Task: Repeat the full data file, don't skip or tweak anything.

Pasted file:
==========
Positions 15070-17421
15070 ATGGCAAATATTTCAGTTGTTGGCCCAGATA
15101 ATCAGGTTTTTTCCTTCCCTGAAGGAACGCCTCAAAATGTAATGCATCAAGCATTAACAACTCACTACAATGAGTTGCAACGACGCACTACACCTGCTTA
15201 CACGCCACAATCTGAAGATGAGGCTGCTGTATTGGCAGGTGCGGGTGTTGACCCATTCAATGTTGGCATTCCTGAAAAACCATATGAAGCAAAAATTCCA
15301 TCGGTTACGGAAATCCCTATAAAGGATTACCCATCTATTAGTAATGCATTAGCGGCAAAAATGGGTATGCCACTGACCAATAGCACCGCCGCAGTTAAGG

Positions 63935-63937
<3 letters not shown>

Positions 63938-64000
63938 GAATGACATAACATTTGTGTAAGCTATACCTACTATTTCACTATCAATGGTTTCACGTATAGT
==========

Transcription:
Positions 15070-17421
15070 ATGGCAAATATTTCAGTTGTTGGCCCAGATA
15101 ATCAGGTTTTTTCCTTCCCTGAAGGAACGCCTCAAAATGTAATGCATCAAGCATTAACAACTCACTACAATGAGTTGCAACGACGCACTACACCTGCTTA
15201 CACGCCACAATCTGAAGATGAGGCTGCTGTATTGGCAGGTGCGGGTGTTGACCCATTCAATGTTGGCATTCCTGAAAAACCATATGAAGCAAAAATTCCA
15301 TCGGTTACGGAAATCCCTATAAAGGATTACCCATCTATTAGTAATGCATTAGCGGCAAAAATGGGTATGCCACTGACCAATAGCACCGCCGCAGTTAAGG

Positions 63935-63937
<3 letters not shown>

Positions 63938-64000
63938 GAATGACATAACATTTGTGTAAGCTATACCTACTATTTCACTATCAATGGTTTCACGTATAGT